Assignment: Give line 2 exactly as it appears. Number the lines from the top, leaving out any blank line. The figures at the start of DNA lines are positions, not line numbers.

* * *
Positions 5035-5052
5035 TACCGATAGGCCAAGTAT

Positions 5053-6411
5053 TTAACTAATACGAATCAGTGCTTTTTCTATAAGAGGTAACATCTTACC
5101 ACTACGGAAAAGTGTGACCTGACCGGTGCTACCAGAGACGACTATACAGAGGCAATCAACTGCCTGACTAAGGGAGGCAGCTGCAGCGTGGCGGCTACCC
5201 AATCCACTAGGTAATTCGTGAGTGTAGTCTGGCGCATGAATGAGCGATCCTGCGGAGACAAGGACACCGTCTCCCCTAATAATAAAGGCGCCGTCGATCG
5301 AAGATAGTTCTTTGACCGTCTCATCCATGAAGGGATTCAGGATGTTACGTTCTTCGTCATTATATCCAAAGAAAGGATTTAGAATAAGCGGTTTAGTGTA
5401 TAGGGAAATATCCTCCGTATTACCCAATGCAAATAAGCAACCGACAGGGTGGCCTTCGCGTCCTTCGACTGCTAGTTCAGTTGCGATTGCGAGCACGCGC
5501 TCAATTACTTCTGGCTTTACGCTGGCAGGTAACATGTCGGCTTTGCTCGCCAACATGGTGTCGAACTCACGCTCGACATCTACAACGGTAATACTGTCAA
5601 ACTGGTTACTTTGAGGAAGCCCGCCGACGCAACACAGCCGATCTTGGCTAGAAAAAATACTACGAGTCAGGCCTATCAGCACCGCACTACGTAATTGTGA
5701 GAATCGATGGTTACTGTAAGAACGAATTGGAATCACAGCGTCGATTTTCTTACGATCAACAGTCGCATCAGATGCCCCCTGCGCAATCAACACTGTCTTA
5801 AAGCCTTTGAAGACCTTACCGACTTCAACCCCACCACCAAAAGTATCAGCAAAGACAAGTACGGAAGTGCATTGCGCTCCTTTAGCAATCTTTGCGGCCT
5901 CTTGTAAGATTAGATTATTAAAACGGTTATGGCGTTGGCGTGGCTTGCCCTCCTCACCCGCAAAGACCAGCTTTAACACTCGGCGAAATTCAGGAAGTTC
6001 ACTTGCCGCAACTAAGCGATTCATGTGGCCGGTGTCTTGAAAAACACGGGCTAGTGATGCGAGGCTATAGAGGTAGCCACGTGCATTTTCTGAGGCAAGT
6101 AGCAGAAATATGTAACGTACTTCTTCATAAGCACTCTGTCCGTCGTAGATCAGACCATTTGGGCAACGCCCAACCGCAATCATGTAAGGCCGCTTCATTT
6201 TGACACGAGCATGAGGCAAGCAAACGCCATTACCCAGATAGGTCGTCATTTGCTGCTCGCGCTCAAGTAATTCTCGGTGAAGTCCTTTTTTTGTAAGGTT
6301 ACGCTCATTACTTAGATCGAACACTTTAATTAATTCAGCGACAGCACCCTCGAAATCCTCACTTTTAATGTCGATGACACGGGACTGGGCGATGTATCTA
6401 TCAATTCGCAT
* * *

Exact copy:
5035 TACCGATAGGCCAAGTAT